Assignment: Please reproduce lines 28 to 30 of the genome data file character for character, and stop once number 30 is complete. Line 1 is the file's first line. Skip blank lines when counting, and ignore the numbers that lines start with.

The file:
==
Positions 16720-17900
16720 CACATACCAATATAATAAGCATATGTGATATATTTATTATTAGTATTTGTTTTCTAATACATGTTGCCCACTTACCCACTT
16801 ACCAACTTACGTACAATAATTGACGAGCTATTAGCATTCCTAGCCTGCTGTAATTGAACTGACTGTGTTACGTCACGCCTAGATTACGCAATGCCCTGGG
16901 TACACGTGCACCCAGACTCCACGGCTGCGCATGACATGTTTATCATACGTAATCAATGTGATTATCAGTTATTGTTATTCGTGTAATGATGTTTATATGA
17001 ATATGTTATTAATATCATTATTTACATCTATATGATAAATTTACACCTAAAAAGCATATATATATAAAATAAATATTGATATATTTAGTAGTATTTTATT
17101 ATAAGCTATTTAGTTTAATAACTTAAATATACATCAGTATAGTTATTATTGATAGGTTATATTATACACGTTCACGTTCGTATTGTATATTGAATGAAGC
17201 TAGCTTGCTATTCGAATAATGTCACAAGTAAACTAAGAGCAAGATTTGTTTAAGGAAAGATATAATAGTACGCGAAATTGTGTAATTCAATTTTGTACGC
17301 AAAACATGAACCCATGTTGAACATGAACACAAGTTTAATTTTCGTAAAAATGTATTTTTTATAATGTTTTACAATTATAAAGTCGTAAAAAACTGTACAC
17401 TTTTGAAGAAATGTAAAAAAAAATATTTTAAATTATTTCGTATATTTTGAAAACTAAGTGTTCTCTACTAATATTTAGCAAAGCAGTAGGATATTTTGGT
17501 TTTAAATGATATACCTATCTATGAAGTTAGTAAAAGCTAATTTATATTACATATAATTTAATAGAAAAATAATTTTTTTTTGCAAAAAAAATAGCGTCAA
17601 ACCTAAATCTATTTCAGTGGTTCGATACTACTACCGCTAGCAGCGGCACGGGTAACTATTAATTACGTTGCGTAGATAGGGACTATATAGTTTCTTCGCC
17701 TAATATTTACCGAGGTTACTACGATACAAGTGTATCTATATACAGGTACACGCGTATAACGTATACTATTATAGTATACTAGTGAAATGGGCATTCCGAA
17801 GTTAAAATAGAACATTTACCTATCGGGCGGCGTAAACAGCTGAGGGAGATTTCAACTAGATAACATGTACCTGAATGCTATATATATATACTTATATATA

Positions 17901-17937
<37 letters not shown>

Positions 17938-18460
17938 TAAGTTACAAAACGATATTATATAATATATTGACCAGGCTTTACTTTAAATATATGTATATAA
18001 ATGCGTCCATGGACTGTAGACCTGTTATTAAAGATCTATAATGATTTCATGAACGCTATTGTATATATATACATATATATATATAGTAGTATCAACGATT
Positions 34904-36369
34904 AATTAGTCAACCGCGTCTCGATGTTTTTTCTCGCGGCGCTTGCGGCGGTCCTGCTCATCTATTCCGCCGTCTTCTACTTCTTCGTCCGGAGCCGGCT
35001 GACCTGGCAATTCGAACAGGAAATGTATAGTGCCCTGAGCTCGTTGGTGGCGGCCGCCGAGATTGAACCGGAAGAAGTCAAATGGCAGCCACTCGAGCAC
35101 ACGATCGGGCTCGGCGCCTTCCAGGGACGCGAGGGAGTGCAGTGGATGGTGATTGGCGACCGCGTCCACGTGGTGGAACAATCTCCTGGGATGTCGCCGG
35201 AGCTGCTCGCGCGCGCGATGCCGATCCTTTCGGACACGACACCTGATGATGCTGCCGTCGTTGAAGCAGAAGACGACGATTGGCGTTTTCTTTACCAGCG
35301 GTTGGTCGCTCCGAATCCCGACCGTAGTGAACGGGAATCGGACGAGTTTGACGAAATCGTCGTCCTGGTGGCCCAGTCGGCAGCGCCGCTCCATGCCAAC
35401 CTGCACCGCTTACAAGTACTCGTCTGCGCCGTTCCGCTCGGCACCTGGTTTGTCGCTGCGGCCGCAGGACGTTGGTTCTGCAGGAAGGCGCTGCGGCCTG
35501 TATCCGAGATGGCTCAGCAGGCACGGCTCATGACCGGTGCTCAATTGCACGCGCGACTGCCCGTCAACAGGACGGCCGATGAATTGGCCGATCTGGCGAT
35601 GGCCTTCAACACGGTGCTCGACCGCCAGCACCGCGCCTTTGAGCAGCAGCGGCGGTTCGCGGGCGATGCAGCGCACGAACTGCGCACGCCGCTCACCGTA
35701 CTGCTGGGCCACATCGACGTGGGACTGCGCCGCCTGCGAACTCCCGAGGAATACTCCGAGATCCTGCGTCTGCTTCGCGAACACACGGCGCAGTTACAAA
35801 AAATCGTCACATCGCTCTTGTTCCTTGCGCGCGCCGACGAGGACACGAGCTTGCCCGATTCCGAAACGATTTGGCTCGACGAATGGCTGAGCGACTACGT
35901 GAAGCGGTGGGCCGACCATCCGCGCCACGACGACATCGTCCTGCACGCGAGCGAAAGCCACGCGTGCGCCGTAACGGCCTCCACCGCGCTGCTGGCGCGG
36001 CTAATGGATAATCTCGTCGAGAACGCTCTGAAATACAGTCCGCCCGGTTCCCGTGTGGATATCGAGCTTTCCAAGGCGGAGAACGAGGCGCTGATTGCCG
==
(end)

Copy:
35701 CTGCTGGGCCACATCGACGTGGGACTGCGCCGCCTGCGAACTCCCGAGGAATACTCCGAGATCCTGCGTCTGCTTCGCGAACACACGGCGCAGTTACAAA
35801 AAATCGTCACATCGCTCTTGTTCCTTGCGCGCGCCGACGAGGACACGAGCTTGCCCGATTCCGAAACGATTTGGCTCGACGAATGGCTGAGCGACTACGT
35901 GAAGCGGTGGGCCGACCATCCGCGCCACGACGACATCGTCCTGCACGCGAGCGAAAGCCACGCGTGCGCCGTAACGGCCTCCACCGCGCTGCTGGCGCGG